While some public school districts have successfully negotiated new teachers’ contracts, several of the state’s largest districts remain locked in contentious talks with their local teachers’ union. In fact, the Minneapolis and St. Paul districts have both entered mediation with their respective unions after failing to reach agreement on new 2014-16 contracts.
Minneapolis Public Schools (MPS) and the Minneapolis Federation of Teachers (MFT) began contract talks in June, but despite apparent early progress, the MFT abruptly decided two months ago to short-circuit the negotiations in favor of mediation. The minutiae of collective bargaining negotiations may seem unlikely to provide riveting drama, but the stakes are very high for parents, students, taxpayers, and the public education system.
Back in September, Chris Stewart, former Minneapolis school board member and executive director of the African American Leadership Forum, said the union’s decision to go to mediation was "insufferable, intolerable, and it will not go unnoticed…The only reason to close negotiations is so you can hide important details to the public." He was right on all counts.
Not only was the union’s request for mediation premature, it was also a blatant ploy to move all contract talks behind closed doors. The Bureau of Mediation Services (BMS), the state agency that oversees contract mediation as well as labor union elections, chooses to conduct all mediation sessions in private -- even when those sessions deal with public schools and public contracts funded by public tax dollars. In the case of the Minneapolis teachers’ contract, approximately $250 million is being divvied up behind closed doors.
The union’s insistence on secrecy is outrageous, especially considering the sorry state of Minneapolis Public Schools, where only 38 percent of students of color graduate high school in four years. It also puts MFT and its parent union Education Minnesota at odds with the very people the unions claims to champion. While the union claims to embrace racial equity, it is defying the calls for transparency by African American parents, students, community leaders, and organizations. The head of the Coalition of Black Churches said of the union’s actions: "We have been spit on and we won't tolerate it."
Unfortunately, this is not the first time that teacher contract talks have failed the transparency test. The district and its teachers’ union have a long and sordid history of conducting their business behind closed doors and out of the public eye. In fact, it was only after repeated inquiries from the Freedom Foundation that the most recent teachers’ contract in Minneapolis was made public.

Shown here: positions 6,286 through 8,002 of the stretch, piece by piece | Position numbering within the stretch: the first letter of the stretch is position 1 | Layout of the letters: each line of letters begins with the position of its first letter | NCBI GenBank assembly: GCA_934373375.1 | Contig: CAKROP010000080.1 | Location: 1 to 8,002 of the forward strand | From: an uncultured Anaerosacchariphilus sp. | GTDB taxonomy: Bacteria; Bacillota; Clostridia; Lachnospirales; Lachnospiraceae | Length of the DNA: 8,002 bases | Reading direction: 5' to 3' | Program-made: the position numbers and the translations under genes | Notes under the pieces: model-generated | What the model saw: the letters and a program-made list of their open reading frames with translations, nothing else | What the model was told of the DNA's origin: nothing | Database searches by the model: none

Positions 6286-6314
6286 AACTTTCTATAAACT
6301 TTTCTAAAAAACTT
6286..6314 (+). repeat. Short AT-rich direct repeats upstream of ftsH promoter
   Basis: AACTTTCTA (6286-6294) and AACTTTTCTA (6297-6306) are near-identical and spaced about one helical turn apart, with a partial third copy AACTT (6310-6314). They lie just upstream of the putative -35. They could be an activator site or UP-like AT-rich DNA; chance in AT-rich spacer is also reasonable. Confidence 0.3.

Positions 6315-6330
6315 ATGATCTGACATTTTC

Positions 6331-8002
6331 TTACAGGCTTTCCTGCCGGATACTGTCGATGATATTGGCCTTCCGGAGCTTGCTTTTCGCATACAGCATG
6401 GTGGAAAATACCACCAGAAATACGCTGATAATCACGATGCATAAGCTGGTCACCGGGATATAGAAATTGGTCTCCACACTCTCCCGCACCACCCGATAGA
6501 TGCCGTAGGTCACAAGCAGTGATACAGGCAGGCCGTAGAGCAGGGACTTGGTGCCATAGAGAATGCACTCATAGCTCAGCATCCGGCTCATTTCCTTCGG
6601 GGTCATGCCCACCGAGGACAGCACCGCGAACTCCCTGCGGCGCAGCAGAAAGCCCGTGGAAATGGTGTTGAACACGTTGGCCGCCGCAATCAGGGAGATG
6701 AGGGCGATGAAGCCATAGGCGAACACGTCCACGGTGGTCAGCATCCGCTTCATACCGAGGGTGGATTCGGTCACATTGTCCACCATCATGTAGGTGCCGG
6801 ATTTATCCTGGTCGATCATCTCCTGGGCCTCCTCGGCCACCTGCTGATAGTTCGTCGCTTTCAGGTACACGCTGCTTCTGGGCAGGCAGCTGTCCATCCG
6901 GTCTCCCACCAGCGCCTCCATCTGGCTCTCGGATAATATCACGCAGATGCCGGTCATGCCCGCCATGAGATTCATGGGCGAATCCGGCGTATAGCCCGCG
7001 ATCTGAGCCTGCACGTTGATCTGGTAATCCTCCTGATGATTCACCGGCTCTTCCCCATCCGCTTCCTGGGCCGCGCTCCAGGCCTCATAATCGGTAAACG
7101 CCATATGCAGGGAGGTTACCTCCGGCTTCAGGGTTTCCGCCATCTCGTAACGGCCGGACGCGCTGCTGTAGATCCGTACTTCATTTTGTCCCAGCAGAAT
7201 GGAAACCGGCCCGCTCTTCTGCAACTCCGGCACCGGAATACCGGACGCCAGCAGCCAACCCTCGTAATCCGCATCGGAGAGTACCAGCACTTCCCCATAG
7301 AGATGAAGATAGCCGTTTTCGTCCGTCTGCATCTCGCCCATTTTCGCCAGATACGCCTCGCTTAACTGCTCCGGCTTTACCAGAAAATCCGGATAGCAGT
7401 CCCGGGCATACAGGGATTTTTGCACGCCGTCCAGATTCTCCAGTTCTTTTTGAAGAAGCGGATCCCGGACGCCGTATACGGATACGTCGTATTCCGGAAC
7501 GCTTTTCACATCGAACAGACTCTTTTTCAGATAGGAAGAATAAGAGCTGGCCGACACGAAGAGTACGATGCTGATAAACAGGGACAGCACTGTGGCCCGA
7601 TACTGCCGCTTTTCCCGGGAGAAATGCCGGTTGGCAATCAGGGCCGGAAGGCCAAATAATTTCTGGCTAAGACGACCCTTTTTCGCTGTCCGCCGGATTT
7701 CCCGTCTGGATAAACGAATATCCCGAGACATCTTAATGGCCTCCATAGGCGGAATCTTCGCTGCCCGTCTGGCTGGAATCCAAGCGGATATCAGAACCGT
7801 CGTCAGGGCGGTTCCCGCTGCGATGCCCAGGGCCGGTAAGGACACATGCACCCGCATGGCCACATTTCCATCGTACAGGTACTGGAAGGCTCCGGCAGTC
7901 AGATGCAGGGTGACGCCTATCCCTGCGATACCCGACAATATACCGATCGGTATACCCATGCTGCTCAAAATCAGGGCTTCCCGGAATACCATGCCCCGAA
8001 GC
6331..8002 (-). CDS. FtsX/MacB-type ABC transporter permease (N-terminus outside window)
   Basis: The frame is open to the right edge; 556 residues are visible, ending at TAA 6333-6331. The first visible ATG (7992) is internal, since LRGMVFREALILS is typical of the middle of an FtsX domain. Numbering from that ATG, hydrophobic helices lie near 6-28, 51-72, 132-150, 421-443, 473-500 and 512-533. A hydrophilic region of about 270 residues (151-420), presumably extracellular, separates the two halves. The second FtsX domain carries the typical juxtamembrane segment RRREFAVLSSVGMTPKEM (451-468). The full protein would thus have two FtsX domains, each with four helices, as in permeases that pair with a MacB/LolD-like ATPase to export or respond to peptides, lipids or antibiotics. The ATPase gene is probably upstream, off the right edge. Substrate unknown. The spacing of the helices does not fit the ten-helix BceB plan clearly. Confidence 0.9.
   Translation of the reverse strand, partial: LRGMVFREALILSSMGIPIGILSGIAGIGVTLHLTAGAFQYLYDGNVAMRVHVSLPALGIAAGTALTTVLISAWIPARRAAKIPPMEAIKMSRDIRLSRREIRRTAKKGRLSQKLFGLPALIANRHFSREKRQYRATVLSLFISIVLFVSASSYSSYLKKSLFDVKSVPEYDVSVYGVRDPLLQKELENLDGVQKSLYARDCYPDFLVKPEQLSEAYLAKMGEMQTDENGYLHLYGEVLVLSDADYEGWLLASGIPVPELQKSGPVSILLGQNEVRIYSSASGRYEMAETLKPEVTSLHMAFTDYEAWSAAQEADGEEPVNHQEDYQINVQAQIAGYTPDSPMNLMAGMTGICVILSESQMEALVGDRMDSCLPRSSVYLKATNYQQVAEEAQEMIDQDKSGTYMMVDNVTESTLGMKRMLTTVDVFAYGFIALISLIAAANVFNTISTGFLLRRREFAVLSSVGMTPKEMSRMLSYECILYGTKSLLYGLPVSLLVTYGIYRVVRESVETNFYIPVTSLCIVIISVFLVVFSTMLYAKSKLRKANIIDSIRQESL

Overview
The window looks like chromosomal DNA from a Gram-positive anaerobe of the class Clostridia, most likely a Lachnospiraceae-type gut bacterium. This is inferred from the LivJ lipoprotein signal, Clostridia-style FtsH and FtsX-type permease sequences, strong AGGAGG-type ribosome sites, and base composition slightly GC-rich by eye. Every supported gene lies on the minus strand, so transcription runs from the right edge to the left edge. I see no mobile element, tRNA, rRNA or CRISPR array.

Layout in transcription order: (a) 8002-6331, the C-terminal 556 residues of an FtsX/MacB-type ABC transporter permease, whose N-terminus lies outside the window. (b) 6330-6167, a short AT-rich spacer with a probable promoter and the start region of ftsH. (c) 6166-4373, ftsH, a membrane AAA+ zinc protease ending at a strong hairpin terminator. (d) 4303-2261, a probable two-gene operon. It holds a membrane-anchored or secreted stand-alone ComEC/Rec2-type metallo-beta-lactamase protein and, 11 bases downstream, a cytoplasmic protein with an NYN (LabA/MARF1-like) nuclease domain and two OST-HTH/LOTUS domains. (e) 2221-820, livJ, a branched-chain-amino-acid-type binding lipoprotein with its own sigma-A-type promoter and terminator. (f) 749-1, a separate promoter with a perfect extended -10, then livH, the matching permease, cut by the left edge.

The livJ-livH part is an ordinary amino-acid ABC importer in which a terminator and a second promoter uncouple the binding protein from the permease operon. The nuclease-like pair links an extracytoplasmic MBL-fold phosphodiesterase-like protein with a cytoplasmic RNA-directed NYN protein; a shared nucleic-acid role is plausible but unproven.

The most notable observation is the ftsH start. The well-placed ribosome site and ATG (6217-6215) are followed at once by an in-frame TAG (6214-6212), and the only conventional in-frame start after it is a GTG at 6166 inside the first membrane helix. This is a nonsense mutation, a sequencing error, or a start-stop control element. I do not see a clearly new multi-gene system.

This time, however, is different. The district’s leadership, to its credit, has sought to keep contract sessions open to the public, and Superintendent Bernadeia Johnson has made a high-profile push for some critical education reforms, including increased instructional time and greater flexibility in hiring and managing staff. The union has rejected these proposed reforms and now refuses to negotiate those terms in front of the public and the news media.
Which is why parents and community leaders are outraged, and refuse to let the union’s misconduct go unnoticed. In fact, Wednesday night, a throng of parents, students, and activists with Students for Education Reform (SFER) gathered outside union headquarters, demanding that contract negotiations be held in public view.
If Governor Dayton is sincere about making the 2014 legislative session all about positive government reforms that eliminate bureaucracy and improve citizen access, he can start by changing the state law that allows government contracts to be mediated behind closed doors.
Wednesday night’s protest was an inspiring display of defiance by parents and students who are deeply invested in their public school system, a system that continues to fail them. There is simply no greater impediment to reform and no greater roadblock to student achievement than contracts that protect those who seek to preserve the unacceptable status quo. As President John F. Kennedy said about the importance of education and equality for every child in America: "Our progress as a nation can be no swifter than our progress in education." That progress is being impeded by an all-powerful and self-interested teachers’ union. Thankfully, the people of Minneapolis are fighting back.
Thu, November 21, 2013
by Jonathan Blake filed under